K.L.Roy, J. -
(1.) No amount of ingenious arguments by the learned Counsel for the respondents could convince me that this application should be rejected on any of the grounds urged by him. The petitioner, Dalhousie Jute Co. Ltd., is a well-known company owning and manufacturing jute goods in its miffs at Champdani in the district of Hooghly. In 1960 a plant for the production or laminated jute goods by processing jute cloth or bags with waterproof polythene coated paper, gum tapes and other packaging items was installed in the petitioner's mill premises. It is claimed in the petition that this Converter Division was an entirely separated and segregated unit from the petitioner's jute mills but this is streneously denied in the affidavit-in-opposition where it is claimed that the said Converter Unit is situated within the petitioner's jute mills premises, having the same entrance and exit and was part of the said mills. The petitioners claims that for the purpose of processing jute goods in its Converter Plant, it used to obtain supplies of such jute goods from other jute mills and also took such jute goods from its own mills at Champdani. By Section 16 of the Finance Act, 1962 Entry 22A was introduced in the First Schedule to the Central Excises and Salt Act, 1944. The said item was as follows:-- 22A.-- Jute manufactures (including manufactures of bimplipatam jute or of mesta fibre), all sorts of (i) hessian .... Rs. 250 /- per metric tonne (since increased to Rs. 450/-); (ii) all other descriptions of jute manufactures not otherwise specified (including cloth bags, twist yarn, rope and twine) .... Rs. 125/- per metric tonne (since increased to Rs. 250/-).
(2.) The petitioner's case is that since, the imposition of Excise Duty on Jute manufactures it had been purchasing jute goods from other mills on which Excise Duty had already been paid. So far as supplies obtained from the petitioner's own mill were concerned. Excise Duty was being paid on the same being transferred from the petitioner's jute mill to the Converter Unit.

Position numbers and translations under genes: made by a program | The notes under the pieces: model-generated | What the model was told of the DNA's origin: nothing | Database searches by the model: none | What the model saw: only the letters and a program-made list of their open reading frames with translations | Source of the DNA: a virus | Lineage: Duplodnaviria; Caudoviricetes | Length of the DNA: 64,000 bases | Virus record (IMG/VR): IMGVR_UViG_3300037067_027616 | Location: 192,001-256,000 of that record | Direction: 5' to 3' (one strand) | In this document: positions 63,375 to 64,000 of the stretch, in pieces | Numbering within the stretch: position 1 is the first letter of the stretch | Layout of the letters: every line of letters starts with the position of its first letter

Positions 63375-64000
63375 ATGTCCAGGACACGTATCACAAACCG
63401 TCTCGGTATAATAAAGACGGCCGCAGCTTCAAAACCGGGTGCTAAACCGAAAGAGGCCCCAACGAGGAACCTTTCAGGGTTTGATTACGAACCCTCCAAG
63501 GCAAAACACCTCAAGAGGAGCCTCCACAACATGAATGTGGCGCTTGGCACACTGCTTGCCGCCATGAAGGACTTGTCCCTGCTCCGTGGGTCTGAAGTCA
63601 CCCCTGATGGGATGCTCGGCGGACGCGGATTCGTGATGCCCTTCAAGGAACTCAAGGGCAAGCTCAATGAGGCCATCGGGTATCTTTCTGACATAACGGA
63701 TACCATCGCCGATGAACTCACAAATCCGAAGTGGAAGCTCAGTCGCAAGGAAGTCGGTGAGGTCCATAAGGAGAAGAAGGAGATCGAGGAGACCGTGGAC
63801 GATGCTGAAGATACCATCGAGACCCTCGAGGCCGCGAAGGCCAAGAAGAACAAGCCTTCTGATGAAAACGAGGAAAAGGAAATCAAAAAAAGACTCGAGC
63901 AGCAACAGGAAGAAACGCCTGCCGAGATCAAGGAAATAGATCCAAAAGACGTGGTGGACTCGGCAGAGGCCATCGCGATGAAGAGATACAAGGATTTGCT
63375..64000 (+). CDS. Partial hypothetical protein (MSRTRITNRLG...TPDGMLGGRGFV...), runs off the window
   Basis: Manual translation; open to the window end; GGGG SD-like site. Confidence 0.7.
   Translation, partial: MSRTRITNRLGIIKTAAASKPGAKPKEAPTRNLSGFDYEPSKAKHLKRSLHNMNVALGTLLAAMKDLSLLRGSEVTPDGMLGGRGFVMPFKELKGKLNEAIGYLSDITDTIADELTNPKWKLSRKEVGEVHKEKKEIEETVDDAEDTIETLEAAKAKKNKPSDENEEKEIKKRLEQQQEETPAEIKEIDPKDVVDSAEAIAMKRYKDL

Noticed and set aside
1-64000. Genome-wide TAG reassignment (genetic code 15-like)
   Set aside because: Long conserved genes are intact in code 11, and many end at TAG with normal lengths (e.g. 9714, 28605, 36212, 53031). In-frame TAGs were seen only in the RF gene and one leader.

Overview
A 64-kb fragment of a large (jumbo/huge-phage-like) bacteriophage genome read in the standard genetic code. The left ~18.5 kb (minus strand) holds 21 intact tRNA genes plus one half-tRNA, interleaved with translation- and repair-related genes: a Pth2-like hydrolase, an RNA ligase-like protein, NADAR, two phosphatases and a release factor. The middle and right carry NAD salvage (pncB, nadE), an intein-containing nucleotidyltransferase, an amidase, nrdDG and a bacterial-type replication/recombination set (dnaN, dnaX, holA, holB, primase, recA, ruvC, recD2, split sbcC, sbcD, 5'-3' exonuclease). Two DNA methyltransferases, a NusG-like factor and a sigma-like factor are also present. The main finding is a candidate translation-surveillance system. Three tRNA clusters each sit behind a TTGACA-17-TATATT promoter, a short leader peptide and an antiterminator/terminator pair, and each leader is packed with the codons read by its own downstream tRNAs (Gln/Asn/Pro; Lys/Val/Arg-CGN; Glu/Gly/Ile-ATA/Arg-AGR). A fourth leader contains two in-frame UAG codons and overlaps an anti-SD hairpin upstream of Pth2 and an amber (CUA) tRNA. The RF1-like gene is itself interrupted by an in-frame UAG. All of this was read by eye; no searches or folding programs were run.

(3.) Disputes and differences arose between the petitioner and the Central Excise Collector as to whether Excise Duty was payable on the laminated jute goods produced by the petitioner in its Converter Unit. An order in writing dated the 21st November, 1903 No. VI-Jute-21-4-62/12508, was addressed, inter alia, to the petitioner describing the subject of the communication as "jute manufactures -- lamination of jute manufactures in the Converter Division of Messrs. Dalhoushie Jute Mills." By the said order the petitioner was intimated, inter alia, that the Converter Division being located on the same floor and under the same roof as the spinning and weaving and other departments of the petitioner's mills and both having a common entrance and exit, the petitioner's contention that the Converter Unit was a distinct and separate manufacturing department could not be accepted. The petitioner was further referred to an order of the Collector of Central Excise, West Bengal dated the 21st February, 1963 wherein it had been ordered that if special treatment, such as, lamination or polythene lamination of jute cloth was done within the factory of manufacture and if the weight of jute in such product was not less than 40 per cent, of the total weight, duty would be charged on the basis of the weight of the laminated products. The petitioner was accordingly informed that so far as the laminated jute goods produced from jute supplied by its own mills duty would be charged on the basis of the weight of the final produce after lamination. So far as the jute cloth brought from other mills for lamination was concerned two options were offered to the petitioner, namely, (i) The petitioner could bring the cloth in bond in which case it would have to pay duty on the total weight of the laminated cloth on its clearance from the Dalhousie Jute Mills, or (ii) The petitioner might bring the cloth from other mills on payment of duty in which case no further duty would be chargeable after the cloth had been laminated. The choice was left entirely to the petitioner. In the final paragraph of the said order the petitioner was notified that if it felt aggrieved by the order it could file an appeal to the Collector of Central Excise, West Bengal, Calcutta within three months under Section 35 of the Central Excises and Salt Act, 1944. This letter was signed by Sri K. L. Rekhi, Assistant Collector. The petitioner did file a petition of appeal against the aforesaid order to the Collector of Central Excise, Calcutta which was summarily rejected by the Collector by his order dated the 3rd June, 1964 on the ground that he saw no reason to interfere with the order of the Assistant Collector. The petitioner was further notified that a revision lay from the appellate order to the Central Government under Section 36 of the Act. The petitioner did file a revision application dated the 1st July, 1964 to the requisite authority, viz., the Ministry of Finance (Department of Revenue) and by its order dated the 11th February, 1965 the revision application was also summarily rejected. By a notification dated the 20th March, 1965 made under Rule 8 (1) of the Central Excise Rules the Government of India exempted laminated jute products from so much of the -duty leviable thereon as was in excess of the duty payable on unprocessed jute manufactures used in the manufacture of jute products. The said notification came into effect from the 20th March, 1965. A notice of demand dated the 9th October, 1967 for a total sum of Rs. 6,40,068.01 was demanded from the petitioner towards Central Excise Duties (basic "and special) on the differential weight of the jute manufactures received from outside and cleared after lamination during the period from 11-1-63 to 19-3-65. This notice of demand was purported to have been made under Rule 10A of the Central Excise Rules, 1941. Annexed to the aforesaid notice was a chart showing how the amount of this demand has been calculated. The chart showed the various items, such as D. W. tarpaulin, hessian, sacking etc. which had been taken for lamination, the rate at which the duty had been paid, the weight of the quantity obtained after lamination, the gain in lamination on which duty is chargeable arid then there are details as to the basic, special and the total amount of duty. In the fifth column with the heading "Gain in Lamination" the difference between the weight of the laminated product and the weight of the jute manufactures purchased from outside mills is shown and the duty is charged on this difference in weight. Various representations were made by the petitioner against the aforesaid demand which were unsuccessful and ultimately a letter demanding justice was sent by its solicitors, Messrs. Fowler and Co., to the Excise authorities on the 20th May, 1968 and this Rule was obtained from this Court on the 28th May, 1968 calling on the respondents, the Union of India (through the Collector of Central Excise, Calcutta), the Assistant Collector of Central Excise, Calcutta and the Inspector of Central Excise stationed at the mill premises of the petitioner to show cause why the respondents should not be prohibited from giving any effect to the purported notice of demand dated the 9th October, 1967 and from taking any further steps or proceedings in furtherance of or in pursuance of the said notice and also why the purported notice of demand as well as the decision dated the 30th March, 1960 rejecting the petitioner's representation against the aforesaid demand should not be quashed.;